Some investment advisers use Turnkey Asset Management Programs, often called TAMPs, to provide back-office services. These back-office services can include anything from compliance to risk analysis to identifying investment options. The adviser benefits by outsourcing services and functions that they would otherwise have to take care of in house.
Many clients whose adviser is using a TAMP are unaware that a TAMP is involved or do not understand the TAMP’s role. These investors may think that their adviser is managing their money and making investment recommendations. In fact, the TAMP may effectively be making investment decisions. In these cases, the adviser is little more than a “finder” who signs up clients and turns over their accounts to the TAMP.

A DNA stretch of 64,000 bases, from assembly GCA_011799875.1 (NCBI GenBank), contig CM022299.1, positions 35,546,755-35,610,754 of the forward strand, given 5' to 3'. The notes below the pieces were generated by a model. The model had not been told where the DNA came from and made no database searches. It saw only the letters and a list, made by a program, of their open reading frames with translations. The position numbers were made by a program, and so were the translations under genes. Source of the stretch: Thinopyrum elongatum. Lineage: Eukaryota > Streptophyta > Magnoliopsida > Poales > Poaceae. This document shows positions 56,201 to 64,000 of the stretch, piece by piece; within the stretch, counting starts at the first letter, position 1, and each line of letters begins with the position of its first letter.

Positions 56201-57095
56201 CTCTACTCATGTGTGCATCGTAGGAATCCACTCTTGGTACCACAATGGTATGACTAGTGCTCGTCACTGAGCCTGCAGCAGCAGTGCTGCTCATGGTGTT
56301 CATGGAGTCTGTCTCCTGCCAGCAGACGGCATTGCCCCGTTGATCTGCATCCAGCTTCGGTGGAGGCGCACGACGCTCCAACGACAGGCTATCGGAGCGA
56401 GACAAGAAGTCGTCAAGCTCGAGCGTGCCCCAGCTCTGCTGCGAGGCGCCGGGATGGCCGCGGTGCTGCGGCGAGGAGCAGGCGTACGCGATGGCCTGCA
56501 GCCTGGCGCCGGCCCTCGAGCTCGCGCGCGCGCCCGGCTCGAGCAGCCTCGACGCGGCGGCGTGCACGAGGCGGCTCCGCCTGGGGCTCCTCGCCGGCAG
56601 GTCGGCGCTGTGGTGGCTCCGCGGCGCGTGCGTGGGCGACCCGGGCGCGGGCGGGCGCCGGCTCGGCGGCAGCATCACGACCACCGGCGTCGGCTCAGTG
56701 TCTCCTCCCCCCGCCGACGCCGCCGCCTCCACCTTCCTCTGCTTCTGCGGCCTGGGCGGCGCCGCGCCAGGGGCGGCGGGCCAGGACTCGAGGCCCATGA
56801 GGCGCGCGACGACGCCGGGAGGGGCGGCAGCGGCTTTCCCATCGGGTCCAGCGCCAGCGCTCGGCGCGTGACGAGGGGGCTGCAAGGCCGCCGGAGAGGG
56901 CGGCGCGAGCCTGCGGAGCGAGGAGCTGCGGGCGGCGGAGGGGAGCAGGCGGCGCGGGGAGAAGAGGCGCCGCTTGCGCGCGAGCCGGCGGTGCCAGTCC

Using a TAMP comes with added expenses and fees. In many cases, these expenses and fees are passed on to the investor. The added fees and expenses may not appear as separate entries on account statements. Instead, they may be included within other fees that are reported on the account statements. This conceals the cost to the investor of the adviser’s use of the TAMP. Use of TAMPs may also limit the investment options available to clients. TAMPs will often include a set of investment options that the adviser must select from. In some cases, these limited options are higher fee, higher risk, or otherwise inferior to other investments that but for the adviser’s use of the TAMP could be available to the investor. This can mean that the TAMP and adviser are steering investors to unsuitable investments.